I try to stay neutral. I love France, but it is not my country. I am here to learn another culture and perspective, not to impose my own.
And so I try not to have a vocal opinion about the issue of the veil. There’s been a lot of recent press about a French woman who was fined for driving with a Niqab, a veil that covers the entire face except for the eyes.
Its not the cost of the ticket, which is 22 euros. Nor is it about road visibility, as visibility through the veil is comparable to visibility through a motorcycle helmet. Instead, the real debate is the issue of the veil itself.
You see, when you come to America, you bring your culture. America is not so much a melting pot, but a big stew with chunks of cultures absorbing each others flavors. Individual identity is promoted, and can be retained along with becoming American. When people ask me of my European cultural background, I do not believe they are accusing me of being “un-American.” I can be both.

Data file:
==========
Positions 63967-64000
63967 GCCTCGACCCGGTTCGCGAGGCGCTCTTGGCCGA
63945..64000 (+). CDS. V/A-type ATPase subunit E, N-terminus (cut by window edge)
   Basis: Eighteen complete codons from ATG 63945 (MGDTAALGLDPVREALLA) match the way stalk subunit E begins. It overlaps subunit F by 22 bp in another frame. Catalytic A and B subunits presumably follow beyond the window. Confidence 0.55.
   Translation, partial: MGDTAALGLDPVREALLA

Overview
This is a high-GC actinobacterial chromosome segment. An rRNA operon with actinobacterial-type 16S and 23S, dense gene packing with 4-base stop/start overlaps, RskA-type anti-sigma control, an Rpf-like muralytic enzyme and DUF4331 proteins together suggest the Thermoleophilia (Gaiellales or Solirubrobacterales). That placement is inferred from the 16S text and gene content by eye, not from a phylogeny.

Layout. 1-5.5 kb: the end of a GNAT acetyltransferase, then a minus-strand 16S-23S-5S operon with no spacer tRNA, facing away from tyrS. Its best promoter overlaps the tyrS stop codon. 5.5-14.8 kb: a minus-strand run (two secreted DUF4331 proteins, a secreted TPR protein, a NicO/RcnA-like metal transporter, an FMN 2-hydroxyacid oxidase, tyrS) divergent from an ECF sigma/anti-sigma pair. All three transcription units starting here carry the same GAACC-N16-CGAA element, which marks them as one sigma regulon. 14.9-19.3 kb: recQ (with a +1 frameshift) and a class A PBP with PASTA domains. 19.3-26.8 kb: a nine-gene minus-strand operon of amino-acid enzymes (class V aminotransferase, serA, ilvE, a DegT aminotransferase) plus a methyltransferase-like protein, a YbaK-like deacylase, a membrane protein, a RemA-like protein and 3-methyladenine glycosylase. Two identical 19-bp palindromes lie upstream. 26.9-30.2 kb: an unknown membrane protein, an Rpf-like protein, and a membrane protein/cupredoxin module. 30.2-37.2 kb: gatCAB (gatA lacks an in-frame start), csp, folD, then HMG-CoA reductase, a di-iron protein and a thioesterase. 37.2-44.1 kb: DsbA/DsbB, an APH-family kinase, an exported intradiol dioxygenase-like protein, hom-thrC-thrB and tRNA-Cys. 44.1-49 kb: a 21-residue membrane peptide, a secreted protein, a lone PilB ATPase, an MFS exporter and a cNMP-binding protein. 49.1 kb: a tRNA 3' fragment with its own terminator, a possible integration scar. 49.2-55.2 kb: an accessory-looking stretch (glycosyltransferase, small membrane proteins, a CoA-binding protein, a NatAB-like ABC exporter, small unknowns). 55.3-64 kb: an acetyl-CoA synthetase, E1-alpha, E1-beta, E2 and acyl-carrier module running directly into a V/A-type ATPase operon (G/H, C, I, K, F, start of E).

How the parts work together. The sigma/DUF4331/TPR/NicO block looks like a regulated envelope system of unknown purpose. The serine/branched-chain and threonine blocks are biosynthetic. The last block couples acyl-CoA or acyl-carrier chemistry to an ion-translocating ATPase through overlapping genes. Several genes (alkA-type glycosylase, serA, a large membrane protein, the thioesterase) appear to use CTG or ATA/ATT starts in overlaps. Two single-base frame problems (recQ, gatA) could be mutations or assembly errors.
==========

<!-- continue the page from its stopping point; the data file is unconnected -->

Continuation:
In France, this is not (as much) the case. When you immigrate to France, you become French. By becoming French choose to accept French cultures as the way of life. The French census omits the question of race or ethnicity (resin from WWII era when there was a dossier of French Jews), it doesn’t really matter what race you are or where you originally come from, if you have French citizenship, you are French.
This same theory is applied to the permitence of religious symbols in schools. France gets a lot of press about banning headscarves in schools, but little is mentioned about how all religious symbols are banned. I have a friend who wears a Jewish star around her neck, but when she attends courses at her university she wears a scarf around her neck to cover the religious symbol. Headscarves are a symbol of religion, and so have been banned in public institutions.
As an American, I had trouble understanding this concept. In America a ban of headscarves would be seen as a violation of civil liberties. Every person is an individual and allowed his/her individual rights. There is a separation of Church/State because I do not have the right to impose my religious beliefs on others.
In France, there is a separation between Church/State because they are different entities. Schools are a part of the State, where the Church has no domain. People are allowed their own individual beliefs outside of the public institution.
But where does the line of individuality end and the State begin? Is it in the car? Or is it in public? One thing’s for certain, its a tenuous issue, and I plan to keep my mouth shut until further notice.